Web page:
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Waterford senior beats cancer, chronic pain to chase softball dream

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A walk around the track might not seem like a big deal for your typical teenager, but Marissa Kae Walker’s journey to get here has been anything but typical. 

When she was nine, Marissa was diagnosed with a rare bone cancer

“I had weeks of chemotherapy, and I had a limb salvage surgery in April of 2009, where they replaced my knee and femur with a prosthetic,” she said.

She was still growing, and that required surgery after surgery. 

“I would have to go in for an operation where they would lengthen my leg, so it would be these mini operations every 3 or 4 months,” she said.

She was alive, but her passion and love–playing sports–looked impossible.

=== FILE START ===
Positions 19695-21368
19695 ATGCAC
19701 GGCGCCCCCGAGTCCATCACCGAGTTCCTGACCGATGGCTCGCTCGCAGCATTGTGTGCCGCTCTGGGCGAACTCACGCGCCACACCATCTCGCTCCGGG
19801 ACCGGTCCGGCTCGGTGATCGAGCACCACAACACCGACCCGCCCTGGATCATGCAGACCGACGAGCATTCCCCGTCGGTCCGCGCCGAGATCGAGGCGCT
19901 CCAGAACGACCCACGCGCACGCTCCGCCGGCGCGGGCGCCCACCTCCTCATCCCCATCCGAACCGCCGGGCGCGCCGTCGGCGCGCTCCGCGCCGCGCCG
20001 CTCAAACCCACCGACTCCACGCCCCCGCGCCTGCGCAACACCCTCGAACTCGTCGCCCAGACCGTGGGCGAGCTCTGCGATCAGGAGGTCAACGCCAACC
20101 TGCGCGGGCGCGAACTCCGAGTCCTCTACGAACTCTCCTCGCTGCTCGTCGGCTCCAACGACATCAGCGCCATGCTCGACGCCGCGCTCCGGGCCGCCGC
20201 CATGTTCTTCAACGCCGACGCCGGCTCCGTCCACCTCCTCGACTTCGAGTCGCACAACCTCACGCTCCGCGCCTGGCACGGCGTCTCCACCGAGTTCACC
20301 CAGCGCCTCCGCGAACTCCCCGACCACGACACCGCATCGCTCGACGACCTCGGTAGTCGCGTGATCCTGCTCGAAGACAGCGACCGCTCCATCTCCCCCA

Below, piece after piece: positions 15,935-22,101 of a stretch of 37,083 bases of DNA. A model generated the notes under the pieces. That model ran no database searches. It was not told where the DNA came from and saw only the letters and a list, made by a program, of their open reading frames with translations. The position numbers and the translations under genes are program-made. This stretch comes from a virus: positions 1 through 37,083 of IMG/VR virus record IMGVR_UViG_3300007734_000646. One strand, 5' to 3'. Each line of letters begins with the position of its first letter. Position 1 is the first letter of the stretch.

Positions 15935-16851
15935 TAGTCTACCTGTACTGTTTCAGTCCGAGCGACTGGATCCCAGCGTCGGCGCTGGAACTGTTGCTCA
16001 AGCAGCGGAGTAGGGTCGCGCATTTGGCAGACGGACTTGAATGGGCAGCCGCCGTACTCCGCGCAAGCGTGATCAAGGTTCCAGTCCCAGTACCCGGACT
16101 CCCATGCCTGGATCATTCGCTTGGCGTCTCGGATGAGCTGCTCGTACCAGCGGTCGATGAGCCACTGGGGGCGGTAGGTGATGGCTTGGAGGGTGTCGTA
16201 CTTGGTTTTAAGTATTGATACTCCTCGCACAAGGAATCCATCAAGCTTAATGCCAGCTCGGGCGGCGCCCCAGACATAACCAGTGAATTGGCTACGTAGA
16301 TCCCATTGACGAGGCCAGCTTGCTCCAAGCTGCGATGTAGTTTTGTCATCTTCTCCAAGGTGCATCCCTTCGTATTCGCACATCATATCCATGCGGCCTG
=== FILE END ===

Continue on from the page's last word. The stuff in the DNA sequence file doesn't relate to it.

“I couldn’t play soccer, I couldn’t play basketball, I couldn’t run outside with my sister,” she said.

But the Waterford High School senior has fought through torturous days. 

“Chronic pain as an 18 year old girl is not something you should expect,” she says. 

She didn’t complain, and has become an all-around leader at Waterford High

Her positive attitude and effort earned her the National High School “Spirit of Sport award. 

Her motivation wasn’t to win awards, but to set foot on the field in the game she loves, and defying incredible odds, she played softball her senior year. 

“I’m not sure there’s another person on this planet that would even consider playing a sport after what she has been through,” said her uncle and softball coach. 

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